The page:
An old man named Daniel Baker, living near Lebanon, Iowa, was suspected by his neighbors of having murdered a peddler who had obtained permission to pass the night at his house. This was in 1853, when peddling was more common in the Wes... Read more of Present At A Hanging at Scary Stories.caInformational Site Network Informational

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Activity Of Consciousness
Aim And Method Of Naturalism
Autonomy Of Spirit
Consciousness Of The Ego
Constructive Criticism
Contrast Between Darwinian And Post-darwinian Views
Creative Power Of Consciousness
Criticisms Of The Mechanistic Theory Of Life
Crities Of Darwinism
Darwinish In General
Darwinism And Teleology
Darwinism In The Strict Sense
De Vries's Mutation-theory
Differences Of Opinion As To The Factors In Evolution
Eimer's Orthogenesis
Evolution And New Beginnings
Feeling Individuality Genius And Mysticism
Freedom Of Spirit
Fundamental Principles Of Naturalism
Goethe's Attitude To Naturalism
Haeckel's Evolutionist Position
How All This Affects The Religious Outlook
How The Religious And The Naturalistic Outlooks Conflict
Individual Development
Intuitions Of Reality
Is There Ageing Of The Mind?
Lamarckism And Neo-lamarckism
Machnical Theories Criticism
Mind And Spirit The Human And The Animal Soul
Mystery : Dependence : Purpose
Natural Selection
Naturalistic Attacks On The Autonomy Of The Spiritual
No Parallelism
Other Instances Of Dissatisfaction With The Theory Of Descent
Pre-eminence Of Consciousness
Preyer's Position
Religion And The Theory Of Descent
Spontaneous Generation
Teleological And Scientific Interpretations Are Alike Necessary
The Antimony Of Our Conception Of Space
The Antimony Of Our Conception Of Time
The Antimony Of The Conditioned And The Unconditioned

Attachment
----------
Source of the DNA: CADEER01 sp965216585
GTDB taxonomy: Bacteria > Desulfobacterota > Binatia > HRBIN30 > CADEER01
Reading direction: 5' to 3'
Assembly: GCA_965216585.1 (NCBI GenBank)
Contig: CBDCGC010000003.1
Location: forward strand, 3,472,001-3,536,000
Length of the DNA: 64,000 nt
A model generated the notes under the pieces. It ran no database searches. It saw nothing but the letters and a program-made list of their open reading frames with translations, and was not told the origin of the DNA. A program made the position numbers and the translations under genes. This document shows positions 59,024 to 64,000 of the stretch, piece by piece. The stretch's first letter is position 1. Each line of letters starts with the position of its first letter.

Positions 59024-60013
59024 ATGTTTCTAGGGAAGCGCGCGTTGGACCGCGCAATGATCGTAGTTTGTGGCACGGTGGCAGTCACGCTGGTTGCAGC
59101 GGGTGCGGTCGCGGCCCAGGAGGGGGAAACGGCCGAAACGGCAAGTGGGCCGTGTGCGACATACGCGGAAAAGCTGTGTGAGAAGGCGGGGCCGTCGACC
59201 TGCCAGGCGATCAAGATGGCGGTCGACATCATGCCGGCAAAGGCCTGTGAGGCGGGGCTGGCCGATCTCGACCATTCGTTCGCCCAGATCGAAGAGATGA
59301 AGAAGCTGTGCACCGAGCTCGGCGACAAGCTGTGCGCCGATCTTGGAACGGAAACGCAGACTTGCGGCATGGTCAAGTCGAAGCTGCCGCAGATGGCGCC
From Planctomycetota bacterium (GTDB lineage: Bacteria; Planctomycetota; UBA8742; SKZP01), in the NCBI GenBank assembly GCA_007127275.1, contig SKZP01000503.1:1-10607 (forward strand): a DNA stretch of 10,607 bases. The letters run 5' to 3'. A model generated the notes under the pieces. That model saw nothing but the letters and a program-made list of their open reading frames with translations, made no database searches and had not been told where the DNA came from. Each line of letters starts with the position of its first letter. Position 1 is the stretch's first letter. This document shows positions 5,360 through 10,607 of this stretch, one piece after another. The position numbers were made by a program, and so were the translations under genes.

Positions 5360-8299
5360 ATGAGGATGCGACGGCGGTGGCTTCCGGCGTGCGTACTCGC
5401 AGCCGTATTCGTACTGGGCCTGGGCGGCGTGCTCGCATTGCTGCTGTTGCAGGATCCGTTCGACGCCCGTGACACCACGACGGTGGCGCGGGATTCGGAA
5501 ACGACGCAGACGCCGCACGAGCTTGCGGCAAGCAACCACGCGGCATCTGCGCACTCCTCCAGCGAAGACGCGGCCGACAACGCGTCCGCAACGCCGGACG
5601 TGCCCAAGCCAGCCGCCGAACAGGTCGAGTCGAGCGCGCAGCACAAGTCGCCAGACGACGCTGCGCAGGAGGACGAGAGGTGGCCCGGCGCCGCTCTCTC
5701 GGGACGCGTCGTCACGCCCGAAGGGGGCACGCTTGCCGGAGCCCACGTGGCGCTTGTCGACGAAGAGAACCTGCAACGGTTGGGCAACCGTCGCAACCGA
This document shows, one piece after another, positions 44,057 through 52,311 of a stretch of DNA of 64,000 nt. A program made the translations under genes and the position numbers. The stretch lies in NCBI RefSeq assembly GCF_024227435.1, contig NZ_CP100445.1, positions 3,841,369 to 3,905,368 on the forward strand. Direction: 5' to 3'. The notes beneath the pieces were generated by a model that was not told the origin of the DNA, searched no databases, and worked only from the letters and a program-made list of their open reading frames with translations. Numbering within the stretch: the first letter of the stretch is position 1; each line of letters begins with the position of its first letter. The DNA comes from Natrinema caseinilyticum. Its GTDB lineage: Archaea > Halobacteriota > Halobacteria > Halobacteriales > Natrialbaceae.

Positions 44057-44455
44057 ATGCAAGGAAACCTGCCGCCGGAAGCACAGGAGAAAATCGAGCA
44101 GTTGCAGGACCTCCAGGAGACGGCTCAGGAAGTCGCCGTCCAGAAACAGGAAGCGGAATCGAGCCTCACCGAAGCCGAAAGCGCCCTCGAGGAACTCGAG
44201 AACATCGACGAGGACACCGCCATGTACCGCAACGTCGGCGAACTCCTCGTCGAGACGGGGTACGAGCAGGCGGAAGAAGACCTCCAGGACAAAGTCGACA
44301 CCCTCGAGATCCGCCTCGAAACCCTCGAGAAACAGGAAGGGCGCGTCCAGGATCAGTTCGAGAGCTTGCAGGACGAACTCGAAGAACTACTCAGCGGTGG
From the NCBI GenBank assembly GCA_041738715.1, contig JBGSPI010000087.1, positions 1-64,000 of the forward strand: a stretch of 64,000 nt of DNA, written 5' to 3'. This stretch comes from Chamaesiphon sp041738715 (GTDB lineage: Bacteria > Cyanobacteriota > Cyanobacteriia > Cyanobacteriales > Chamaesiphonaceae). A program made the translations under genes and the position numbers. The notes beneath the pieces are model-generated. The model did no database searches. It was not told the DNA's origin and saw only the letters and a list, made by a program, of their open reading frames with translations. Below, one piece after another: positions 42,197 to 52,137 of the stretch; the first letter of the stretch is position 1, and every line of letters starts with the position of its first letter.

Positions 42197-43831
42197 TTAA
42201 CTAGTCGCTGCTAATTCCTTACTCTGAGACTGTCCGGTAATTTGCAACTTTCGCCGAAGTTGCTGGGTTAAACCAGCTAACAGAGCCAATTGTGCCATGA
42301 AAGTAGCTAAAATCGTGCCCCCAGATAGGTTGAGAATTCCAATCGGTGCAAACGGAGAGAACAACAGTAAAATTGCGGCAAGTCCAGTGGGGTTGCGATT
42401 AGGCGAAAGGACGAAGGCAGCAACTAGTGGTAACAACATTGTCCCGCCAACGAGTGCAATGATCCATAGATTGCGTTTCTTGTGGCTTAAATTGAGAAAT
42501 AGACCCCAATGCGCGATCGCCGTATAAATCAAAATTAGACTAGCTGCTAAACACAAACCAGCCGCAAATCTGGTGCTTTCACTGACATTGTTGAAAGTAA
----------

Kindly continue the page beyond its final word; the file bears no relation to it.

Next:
The Characteristic Features Of Darwinism
The Conservation Of Matter And Energy
The Constructive Work Of Driesch
The Contingency Of The World
The Dependence Of The Order Of Nature
The Development Of Darwinism
The Ego
The Fundamental Answer
The Law Of The Conservation Of Energy
The Mechanics Of Development
The Mystery Of Existence Remains Unexplained
The Organic And The Inorganic
The Position Of Bunge And Other Physiologists
The Problema Continui
The Real World
The Recognition Of Purpose
The Religious Interpretation Of The World
The Spontaneous Activity Of The Organism
The Supremacy Of Mind
The Theory Of Descent
The True Naturalism
The Two Kinds Of Naturalism
The Unconscious
The Unity Of Consciousness
The Views Of Albrecht And Schneider
The Views Of Botanists Illustrated
The World And God
Theory Of Definite Variation
Theory Of Life
Various Forms Of Darwinism
Virchow's Caution
Virchow's Position
Weismann's Evolutionist Position
What Is Distinctive In The Naturalistic Outlook
What Is Distinctive In The Religious Outlook

The Spontaneous Activity Of The Organism

What is particularly luminous in all the theories that express the most
recent anti-Darwinian tendency is that they tend to bring into prominence
the mysterious powers of living organisms, by means of which, instead of